press.services@nokia.com
    tburgess@hillandknowlton.com
    hasan.abdat@polarcapital.co.uk
    info@jenrickgroup.co.uk
    contact@triplepoint.co.uk
    enquiries@prometheusmed.com
    info@hidalgo.co.uk
    reception@canadiannorth.com
    mayday@bitc.org.uk
    serge.viranian@climatefriendly.com
    lwaters@london.newsquest.co.uk
    info@sickchildrenstrust.org

  62. @Steven Goddard

    The ice pack on the (cover) picture is fine conditions North of 80th, the ice pack can be up to the hight af a two floor house for hundreds af miles.

    http://sermitsiaq.gl/indland/article78954.ece?lang=EN

    The two guys knows what they are doing…Jesper M Ganc-Petersen and his mother (55 years) + 6 other senior citizens crossed the icecap Kangerlussuaq > Ammassalik last year (600 km in just 30 days.

    http://www.mounteverest.net/news.php?id=18138

  63. In previous postings I said that they will be there until All Fools Day.

    Martin had blister which was slowing them down.
    It turned out to be frost bite. They and their backup team could not tell the difference. Do not think I will be using Catlin.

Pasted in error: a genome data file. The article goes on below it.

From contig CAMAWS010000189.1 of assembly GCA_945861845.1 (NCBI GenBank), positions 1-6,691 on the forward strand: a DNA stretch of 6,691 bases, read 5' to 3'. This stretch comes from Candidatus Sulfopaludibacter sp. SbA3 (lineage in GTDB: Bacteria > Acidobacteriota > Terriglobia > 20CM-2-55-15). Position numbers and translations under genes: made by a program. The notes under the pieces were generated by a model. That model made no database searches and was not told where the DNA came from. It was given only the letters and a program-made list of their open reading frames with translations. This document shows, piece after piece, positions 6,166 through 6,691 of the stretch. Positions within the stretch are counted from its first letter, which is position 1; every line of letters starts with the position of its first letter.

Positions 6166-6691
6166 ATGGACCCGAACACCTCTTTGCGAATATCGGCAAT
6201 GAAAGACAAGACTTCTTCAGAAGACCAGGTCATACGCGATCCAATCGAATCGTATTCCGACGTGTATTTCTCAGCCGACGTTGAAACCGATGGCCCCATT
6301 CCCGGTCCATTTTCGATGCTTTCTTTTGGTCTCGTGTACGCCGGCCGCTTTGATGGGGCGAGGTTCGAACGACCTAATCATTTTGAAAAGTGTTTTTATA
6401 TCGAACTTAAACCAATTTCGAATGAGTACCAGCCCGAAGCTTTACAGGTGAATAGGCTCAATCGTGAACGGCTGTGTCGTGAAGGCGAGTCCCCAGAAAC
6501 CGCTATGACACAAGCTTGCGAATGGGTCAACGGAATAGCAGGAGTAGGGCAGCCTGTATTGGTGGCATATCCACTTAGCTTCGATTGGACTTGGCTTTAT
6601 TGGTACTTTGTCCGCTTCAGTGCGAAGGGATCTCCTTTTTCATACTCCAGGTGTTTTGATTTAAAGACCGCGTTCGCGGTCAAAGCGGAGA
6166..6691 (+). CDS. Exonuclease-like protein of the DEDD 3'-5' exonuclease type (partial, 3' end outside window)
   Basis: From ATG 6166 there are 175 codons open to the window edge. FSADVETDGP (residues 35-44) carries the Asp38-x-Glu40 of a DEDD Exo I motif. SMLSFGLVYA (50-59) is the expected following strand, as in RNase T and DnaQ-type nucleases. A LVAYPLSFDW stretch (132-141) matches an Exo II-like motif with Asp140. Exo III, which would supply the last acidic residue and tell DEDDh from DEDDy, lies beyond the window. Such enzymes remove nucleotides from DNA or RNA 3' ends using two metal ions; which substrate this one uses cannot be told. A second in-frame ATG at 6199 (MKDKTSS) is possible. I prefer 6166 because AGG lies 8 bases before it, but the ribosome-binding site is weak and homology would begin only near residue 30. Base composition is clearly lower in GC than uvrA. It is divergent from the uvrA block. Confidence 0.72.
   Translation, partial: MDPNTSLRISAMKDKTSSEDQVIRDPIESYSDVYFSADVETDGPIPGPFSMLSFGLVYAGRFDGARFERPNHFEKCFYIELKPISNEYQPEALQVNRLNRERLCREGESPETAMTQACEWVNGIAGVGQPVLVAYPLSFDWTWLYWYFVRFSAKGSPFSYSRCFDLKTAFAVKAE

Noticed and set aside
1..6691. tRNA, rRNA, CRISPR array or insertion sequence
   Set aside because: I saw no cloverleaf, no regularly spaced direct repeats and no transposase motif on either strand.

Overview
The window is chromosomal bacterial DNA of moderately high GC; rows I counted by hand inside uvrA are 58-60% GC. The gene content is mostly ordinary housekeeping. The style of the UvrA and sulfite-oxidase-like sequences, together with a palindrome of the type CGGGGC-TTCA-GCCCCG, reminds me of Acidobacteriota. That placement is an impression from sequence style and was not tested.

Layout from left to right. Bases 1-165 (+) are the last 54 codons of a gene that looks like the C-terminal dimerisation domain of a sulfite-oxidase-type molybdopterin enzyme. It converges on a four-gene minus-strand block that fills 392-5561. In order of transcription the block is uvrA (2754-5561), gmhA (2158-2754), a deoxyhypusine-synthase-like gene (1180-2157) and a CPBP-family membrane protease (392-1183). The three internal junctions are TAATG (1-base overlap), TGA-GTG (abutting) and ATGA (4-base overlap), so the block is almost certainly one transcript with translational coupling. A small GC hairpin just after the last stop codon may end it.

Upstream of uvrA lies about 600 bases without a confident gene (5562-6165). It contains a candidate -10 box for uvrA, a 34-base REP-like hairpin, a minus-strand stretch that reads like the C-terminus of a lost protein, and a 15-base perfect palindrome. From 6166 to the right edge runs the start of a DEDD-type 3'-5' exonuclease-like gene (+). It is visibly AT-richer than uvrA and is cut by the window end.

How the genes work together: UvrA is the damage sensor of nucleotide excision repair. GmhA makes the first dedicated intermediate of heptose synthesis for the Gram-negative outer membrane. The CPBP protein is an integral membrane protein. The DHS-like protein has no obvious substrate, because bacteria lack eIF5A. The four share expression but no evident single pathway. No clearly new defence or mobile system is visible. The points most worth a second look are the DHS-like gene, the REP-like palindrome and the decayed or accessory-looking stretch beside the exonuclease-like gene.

All Martin wanted for his birthday were twin Otters.
    He got them but he did not fly out.
    He has frost bite on his foot and does not fly out!!
    Brave you might say, I cannot possibly comment.

    48 measurement, from the one stop?
    Says it all. A future trend of -0.000865677366(4) approximately.

    http://www.catlinarcticsurvey.com/Progress_on_the_ice

    Is this the same guy who was chewing gum and explaining about the ice sheets crack up in his PARKA and no gloves; in the middle of the night.

    This is beyond me.

    But I know it will be a BBC scientific success.
    This morning the BBC had Tom Avery on; in a through away line, he said that the ice at the North Pole would disappear by 2013. No comment from the BBC presenters. Well they knew it was true

  64. “or don their immersion suits and swim across the water, all of which takes time and energy. ”

    And may aggravate frostbite a wee bit, no?

  65. Pen also says in his last blog entry: “It’s all part of the job, however, and we carry on regardless”